32 32 Semantics Q1 2007 Semantics of Definitions Semantics of Definitions: [ NIL ] D  D   D  ’[x=n] [ VAR ] D  A *  D [ SEQ 1 ] D  D [ SEQ 2 ] D  D  ’ extend store Note: [Plotkin] does this differently (through env-store model); read it yourselves…

33 33 Semantics Q1 2007 Semantics of Blocks SOS for Blocks: – – – [ BLK 1 ] C  C  D *  ’ [ BLK 2 ] C  C [ BLK 3 ] C  C (  ’ \ V) [  0 ]  C  ’ remember values of shadowed variables :  0 =  | V remember set of locally defined variables : V=DV(D) purge locally defined variables and restore old shadowed values

34 34 Semantics Q1 2007 Dynamic vs. Static Scope Rules – Example: x := 2 ; begin var x := 7 ; nil end // here: x has the value... [ BLK 3 ] C  C (  ’ \ V) [  0 ]  C  ’ purge locally defined variables and restore old shadowed values “Static Scope Rules” x = 2 “Dynamic Scope Rules” x = 7 restoring old shadowed values not restoring …

35 35 Semantics Q1 2007 Inaccessible Val’s (Garbage Collection) – Example: [ BLK 3 ] C  C (  ’ \ V) [  0 ]  C  ’ purge locally defined variables and restore old shadowed values // x undefined begin var x := 7 ; nil end // here x is... “No Inaccessible Values” x isn’t in the store (garbage collection)! “Inaccessible Values” x is in the store (but inaccessible)! purging locally defined vars not purging …

36 36 Semantics Q1 2007 T HE E NVIRONMENT- S TORE M ODEL

37 37 Semantics Q1 2007 “The Environment-Store Model” “The Environment-Store Model”: Introducing abstract locations: Transitions: »  | -  x ℓ v VARLOC VAL      environmentstore  (x)  (  (x)) x  : VAR  LOC,  : LOC  VAL env : doesn’t change w/ exec store: mutates with execution

38 38 Semantics Q1 2007 Examples (Pointers) Pointers Static Semantics: Dynamic Semantics: ptr p = 0xCAFEBABE;//  ( p)  Loc Z a location const int x = *p; // *p  Z (since  ( p)  Loc Z ) [ DER ]  |- * E :   |- E : LOC  [ DER 2 ]  |-  n =  (ℓ) [ DER 1 ]  |-  #define ptr (int*) (for the C-hackers: :) "DER" for (pointer) dereference

39 39 Semantics Q1 2007 Examples (cont’d) Aliasing (similarly with call-by-reference): – Explicit allocation: – Explicit deallocation: – { ptr p = allocate(1); //  (p) = ℓ fresh ℓ fresh  Loc Z *p = 42; // side-effecting:  ’ =  [ ℓ fresh =42] } // ℓ fresh  Dm(  ) ptr p =...; free(p); //  (p)=ℓ, but ℓ  Dm(  ); “dangling reference”! ptr q = p; // location aliasing:  (q) = ℓ =  (p) *p = 42; // side-effecting:  ’ =  [ ℓ =42] // now *q also has the value 42:  (  (q)) is 42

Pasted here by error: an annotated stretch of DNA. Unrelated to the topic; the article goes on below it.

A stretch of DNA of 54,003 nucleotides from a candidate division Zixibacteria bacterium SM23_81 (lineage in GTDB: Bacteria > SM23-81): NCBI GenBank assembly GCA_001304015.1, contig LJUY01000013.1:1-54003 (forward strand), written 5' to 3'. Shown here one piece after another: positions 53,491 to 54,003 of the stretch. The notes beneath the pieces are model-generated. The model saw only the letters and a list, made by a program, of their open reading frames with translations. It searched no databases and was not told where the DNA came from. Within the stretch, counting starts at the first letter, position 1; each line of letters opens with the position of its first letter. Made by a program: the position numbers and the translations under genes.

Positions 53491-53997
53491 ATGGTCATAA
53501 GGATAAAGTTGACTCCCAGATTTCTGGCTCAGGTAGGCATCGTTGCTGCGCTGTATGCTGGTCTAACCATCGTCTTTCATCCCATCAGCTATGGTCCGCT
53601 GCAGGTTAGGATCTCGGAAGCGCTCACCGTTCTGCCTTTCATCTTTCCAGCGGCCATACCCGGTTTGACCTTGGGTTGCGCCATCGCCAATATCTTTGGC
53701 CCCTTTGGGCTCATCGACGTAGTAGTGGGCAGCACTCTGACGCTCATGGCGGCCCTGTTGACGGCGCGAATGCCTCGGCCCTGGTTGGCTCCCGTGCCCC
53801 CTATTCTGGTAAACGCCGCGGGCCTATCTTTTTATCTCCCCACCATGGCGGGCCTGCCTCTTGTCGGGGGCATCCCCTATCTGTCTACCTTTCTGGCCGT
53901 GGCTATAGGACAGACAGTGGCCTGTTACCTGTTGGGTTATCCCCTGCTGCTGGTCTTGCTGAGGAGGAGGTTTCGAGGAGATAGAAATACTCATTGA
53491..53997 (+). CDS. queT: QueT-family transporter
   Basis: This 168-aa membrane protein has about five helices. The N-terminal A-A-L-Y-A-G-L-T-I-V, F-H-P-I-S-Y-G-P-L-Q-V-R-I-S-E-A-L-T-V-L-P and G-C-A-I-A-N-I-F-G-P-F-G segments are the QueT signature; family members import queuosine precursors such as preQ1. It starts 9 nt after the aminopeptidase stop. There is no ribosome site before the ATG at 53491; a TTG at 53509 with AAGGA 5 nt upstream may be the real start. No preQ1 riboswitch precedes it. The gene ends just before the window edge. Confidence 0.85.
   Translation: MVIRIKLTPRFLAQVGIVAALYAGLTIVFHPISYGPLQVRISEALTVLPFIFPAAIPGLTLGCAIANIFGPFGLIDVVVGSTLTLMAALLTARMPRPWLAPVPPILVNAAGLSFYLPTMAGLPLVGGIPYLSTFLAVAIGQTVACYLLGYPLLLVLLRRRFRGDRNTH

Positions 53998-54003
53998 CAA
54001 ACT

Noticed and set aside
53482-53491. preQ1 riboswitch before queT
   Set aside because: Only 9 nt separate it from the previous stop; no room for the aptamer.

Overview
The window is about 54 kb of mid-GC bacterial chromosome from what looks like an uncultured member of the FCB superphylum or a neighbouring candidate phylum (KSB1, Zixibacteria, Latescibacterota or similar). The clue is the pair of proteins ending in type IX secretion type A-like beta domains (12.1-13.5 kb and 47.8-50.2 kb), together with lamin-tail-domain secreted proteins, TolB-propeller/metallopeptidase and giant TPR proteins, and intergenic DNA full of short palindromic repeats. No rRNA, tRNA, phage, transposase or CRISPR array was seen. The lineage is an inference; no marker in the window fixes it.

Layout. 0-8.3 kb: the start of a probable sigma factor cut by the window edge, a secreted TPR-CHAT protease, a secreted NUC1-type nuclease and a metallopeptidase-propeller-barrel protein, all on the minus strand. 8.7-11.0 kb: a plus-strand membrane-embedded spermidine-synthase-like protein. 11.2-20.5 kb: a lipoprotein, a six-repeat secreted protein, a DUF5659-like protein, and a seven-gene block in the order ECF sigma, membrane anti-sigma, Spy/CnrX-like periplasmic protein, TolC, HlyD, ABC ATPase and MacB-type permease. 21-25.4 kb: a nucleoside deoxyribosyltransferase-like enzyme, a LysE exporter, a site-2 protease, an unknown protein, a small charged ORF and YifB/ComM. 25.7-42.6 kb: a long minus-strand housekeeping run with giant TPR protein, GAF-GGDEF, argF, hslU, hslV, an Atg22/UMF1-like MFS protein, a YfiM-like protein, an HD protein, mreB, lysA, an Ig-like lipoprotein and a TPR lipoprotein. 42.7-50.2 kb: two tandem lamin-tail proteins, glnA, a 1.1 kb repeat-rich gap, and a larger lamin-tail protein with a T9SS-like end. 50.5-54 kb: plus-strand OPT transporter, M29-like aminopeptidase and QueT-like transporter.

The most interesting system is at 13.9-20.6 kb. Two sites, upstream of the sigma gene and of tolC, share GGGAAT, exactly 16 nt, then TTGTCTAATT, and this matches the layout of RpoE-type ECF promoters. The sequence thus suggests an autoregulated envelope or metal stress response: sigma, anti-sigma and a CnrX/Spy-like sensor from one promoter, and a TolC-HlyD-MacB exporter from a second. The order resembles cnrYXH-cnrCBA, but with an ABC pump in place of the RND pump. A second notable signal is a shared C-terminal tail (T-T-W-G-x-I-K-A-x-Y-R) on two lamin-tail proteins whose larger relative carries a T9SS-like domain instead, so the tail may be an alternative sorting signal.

40 40 Semantics Q1 2007 O THER S EMANTIC F ORMALISMS

41 41 Semantics Q1 2007 Operational Semantics Operational Semantics: Labelled Transition System: »  0 =  »  1 =  »  2 =  »  3 =  result = [x=2,y=1,z=1] Variations in step-sizes (small-step, big-step, …) The meaning of a construct is specified by the computation it induces when it is executed on a machine. In particular, it is of interest how the effect of a computation is produced. -- [Nielson & Nielson, “Semantics with Applications”, ’93]

42 42 Semantics Q1 2007 Operational Semantics (cont’d) Example: Modular SOS –Using “Generalized LTS” –Essentially: Neighbouring labels must be “composable”. –Configurations does not contain stores or anything else but the program state. Stores, environments, I/O etc. are embedded in the labels, e.g.: –In this case labels are composable iff the second store component in a label is equal to the first store component in the subsequent label. x := e -X-> x := e’ e –X-> e’ x := n –(σ,σ’)-> nil σ’=σ[n/x] [ASS 1 ] [ASS 2 ]

43 43 Semantics Q1 2007 Denotational Semantics Denotational Semantics: Describe everything as mathematical functions: »[[ z=x;(x=y;y=z) ]] = [[ x=y;y=z ]] o [[ z=x ]] = [[ y=z ]] o [[ x=y ]] o [[ z=x ]] = s.s[y=s(z)] o s.s[x=s(y)] o s.s[z=s(x)] = s.s[x=s(y),y=s(x),z=s(x)] –Ex. R5RS (Revised 5 Report on the Alg. Lang. Scheme) –Loops expressed as fixed-points of rec’sive functors »i.e., functions that takes functions as arguments Meanings are modelled by mathematical objects that represent the effect of executing the constructs. Thus, only the effect is of interest, not how it is obtained. -- [Nielson & Nielson, “Semantics with Applications”, ’93]

44 44 Semantics Q1 2007 Axiomatic Semantics Axiomatic Semantics: Partial correctness; –Command C is partially correct wrt. a pre and a post- condition if whenever the initial state fulfils the pre- condition and the program terminates, then the final state fulfils the post-condition. –{ x=1,y=2 } z=x;x=y;y=z { x=2,y=1 } Specific properties of the effect of executing the constructs are expressed as assertions. Thus, there may be aspects of the executions that are ignored. -- [Nielson & Nielson, “Semantics with Applications”, ’93] {  pre } C {  post } {P} C;C’ {R} {P} C {Q} {Q} C’ {R} {P} while B do C {¬B ∧ P} {B ∧ P} C {P}

45 45 Semantics Q1 2007

46 46 Semantics Q1 2007 Next week: Revision Period; then Exam Good Luck! Any Questions?